For those familiar with the history of Louisbourg, there is some irony in the date of publication of these maps. Appearing in the May 1758 issue of Universal Magazine they highlight the 1745 seige. On May 29, 1758 the British Navy left Halifax for what would be the final battle over Louisbourg. By the time this issue reached subscribers, the battle was probably well underway.
Details map of the fortifications at Maastricht, Netherlands built by the Spanish and Dutch. The French conquered the city during the War of Austrian Succession. Later in 1815, this region became part of the United Kingdom of the Netherlands. Map topography indicated villages by etching churches in those locations.
In addition to being published on its own, this map appeared in a number of different publications. The Oxford Dictionary of National Biography describes Thomas Jefferys as "cartographer, and publisher; produced some of the most important eighteenth-century maps of the Americas; appointed Geographer to George III in December 1760".
Map depicts account of European settlements in South America. Seafaring tracks of note depicted on map include: track in the quest of the Acaulca Ship and track to the South Sea. Short annotations on make include: "Port discovered by S. F. Drake"; "In this Harb. of the Ann Pink of Com. Ansor Squad. Anchor"; " Here about the Wager was lost".
Large detailed map of England and Wales detailing every hamlet, village, town, and city including rivers, roadways, coast lines, and channels. The cartouche is incredibly elaborate with waterfalls, scrolls, clusters of grapes, bees and a hive, a sleeping dog, a full cornucopia, and an urn.
Surveyed to support enforcement of fishing rights as outlined in the Treaty of Paris (1763), Cook and Lane's survey of Newfoundland took 3 years. This work and the resulting map established Cook's reputation and directly led to his command appointment of the Endeavour and subsequent South Pacific expeditions for which he is most famously known.
Copper plate engraving with original outline colour, with insets of the Gulf of St. Laurence and a "List of Lots and Proprietors Names". The map provides a finely detailed treatment of the island and environs, including a list of 67 lots and the proprietors of each lot, including Samuel Holland himself (Lot 28). Many other important early names are included in the list, including Guy Carleton (then provincial Governor of Canada).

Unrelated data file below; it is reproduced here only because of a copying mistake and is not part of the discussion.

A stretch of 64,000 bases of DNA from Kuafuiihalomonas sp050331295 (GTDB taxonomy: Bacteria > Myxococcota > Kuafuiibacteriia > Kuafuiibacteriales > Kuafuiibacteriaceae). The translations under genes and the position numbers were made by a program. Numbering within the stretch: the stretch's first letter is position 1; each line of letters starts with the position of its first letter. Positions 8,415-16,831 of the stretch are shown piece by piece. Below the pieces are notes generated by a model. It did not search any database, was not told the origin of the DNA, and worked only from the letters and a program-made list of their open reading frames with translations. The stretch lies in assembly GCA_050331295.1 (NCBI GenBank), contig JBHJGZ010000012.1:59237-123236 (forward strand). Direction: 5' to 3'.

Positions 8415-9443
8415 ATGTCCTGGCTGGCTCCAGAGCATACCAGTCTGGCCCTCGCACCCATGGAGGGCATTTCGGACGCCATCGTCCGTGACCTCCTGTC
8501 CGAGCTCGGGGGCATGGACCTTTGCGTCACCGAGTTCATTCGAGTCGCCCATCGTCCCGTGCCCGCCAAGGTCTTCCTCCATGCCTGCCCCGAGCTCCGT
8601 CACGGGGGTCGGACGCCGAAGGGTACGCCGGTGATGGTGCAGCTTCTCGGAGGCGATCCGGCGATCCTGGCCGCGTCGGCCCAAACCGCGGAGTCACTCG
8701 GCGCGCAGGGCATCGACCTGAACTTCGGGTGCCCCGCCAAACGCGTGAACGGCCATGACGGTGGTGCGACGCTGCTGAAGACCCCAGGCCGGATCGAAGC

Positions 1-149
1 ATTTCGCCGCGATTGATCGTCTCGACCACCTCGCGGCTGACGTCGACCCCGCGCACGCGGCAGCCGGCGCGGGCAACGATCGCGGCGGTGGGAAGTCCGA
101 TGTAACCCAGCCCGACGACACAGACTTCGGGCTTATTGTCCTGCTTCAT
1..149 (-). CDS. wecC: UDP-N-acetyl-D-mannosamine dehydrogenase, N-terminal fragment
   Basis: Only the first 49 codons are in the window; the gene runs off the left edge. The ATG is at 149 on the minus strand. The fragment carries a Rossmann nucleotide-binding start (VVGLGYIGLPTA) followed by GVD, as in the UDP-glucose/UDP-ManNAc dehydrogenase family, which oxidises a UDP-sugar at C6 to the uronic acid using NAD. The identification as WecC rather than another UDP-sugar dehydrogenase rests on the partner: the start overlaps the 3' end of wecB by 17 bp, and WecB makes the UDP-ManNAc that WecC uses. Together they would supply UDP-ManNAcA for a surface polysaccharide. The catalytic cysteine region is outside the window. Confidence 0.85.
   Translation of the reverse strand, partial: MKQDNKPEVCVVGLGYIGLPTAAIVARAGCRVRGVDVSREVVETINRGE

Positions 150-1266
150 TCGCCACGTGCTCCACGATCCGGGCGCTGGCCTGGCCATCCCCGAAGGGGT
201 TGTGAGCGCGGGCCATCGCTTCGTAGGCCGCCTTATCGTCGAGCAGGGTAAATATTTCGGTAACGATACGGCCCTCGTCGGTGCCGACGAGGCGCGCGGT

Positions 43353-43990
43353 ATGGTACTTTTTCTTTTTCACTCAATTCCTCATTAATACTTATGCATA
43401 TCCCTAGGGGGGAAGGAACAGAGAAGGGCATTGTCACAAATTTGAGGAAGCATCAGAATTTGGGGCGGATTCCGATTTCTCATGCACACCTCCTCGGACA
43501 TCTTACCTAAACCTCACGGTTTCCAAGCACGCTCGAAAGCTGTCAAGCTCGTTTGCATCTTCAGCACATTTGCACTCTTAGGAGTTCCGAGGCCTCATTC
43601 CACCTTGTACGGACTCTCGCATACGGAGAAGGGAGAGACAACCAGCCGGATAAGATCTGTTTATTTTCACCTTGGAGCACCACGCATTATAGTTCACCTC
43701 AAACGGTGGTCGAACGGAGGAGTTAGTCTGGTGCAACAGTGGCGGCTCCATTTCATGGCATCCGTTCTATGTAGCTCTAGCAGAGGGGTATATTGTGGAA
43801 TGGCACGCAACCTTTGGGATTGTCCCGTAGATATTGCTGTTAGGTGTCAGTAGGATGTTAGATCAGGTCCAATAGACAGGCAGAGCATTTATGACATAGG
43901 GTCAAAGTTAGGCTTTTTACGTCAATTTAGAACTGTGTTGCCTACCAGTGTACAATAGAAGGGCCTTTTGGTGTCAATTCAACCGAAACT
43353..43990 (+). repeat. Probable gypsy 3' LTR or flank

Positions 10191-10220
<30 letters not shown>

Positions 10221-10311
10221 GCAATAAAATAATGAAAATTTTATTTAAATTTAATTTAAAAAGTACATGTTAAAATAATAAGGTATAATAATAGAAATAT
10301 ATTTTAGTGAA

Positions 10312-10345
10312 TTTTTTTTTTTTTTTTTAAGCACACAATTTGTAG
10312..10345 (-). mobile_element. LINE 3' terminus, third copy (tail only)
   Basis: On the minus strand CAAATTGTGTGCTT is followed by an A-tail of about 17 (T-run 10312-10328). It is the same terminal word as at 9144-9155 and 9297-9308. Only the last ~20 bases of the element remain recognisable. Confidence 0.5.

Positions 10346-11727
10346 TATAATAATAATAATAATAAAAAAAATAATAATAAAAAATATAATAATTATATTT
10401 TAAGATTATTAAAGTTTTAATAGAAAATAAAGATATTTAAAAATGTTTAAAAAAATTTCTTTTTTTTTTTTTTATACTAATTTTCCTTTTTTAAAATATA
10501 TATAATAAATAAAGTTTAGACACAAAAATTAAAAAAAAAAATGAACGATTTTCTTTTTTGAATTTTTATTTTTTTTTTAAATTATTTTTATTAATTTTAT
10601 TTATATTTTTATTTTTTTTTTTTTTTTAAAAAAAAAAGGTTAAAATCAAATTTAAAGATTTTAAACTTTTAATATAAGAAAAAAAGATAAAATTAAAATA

According to Skelton & Tooley (#13) the imprint is indicative of the 1st state of the North American Pilot. While several maps in the North American Pilot were previously published, the Chaleur Bay map was not. Notes underwater features and fishing banks.
This is the first map to accurately depict the Blue Ridge Mountains and the first to lay down the colonial road system of Virginia. A great number of plantations are located and include the family names of the Virginia plantation owners of the period. The cartouche, showing a tobacco warehouse and wharf, is one of the earliest printed images of the Virginia tobacco trade. The original survey was conducted in 1750 and published in 1751. It was updated in 1755 to incorporate information from the journals of John Dalrymple and Christopher Gist.
Maps of the city and fort of Louisburg from 1745 and the Harbour of Louisburg with inset of Gabarus Bay during the 1758 siege by the British. The maps show British battle positions, details of the French fortifications and information on the outcome. Having such a detailed plan of the Fortress was no doubt of great use to the British as Louisbourg fell to them for the final time in 1758.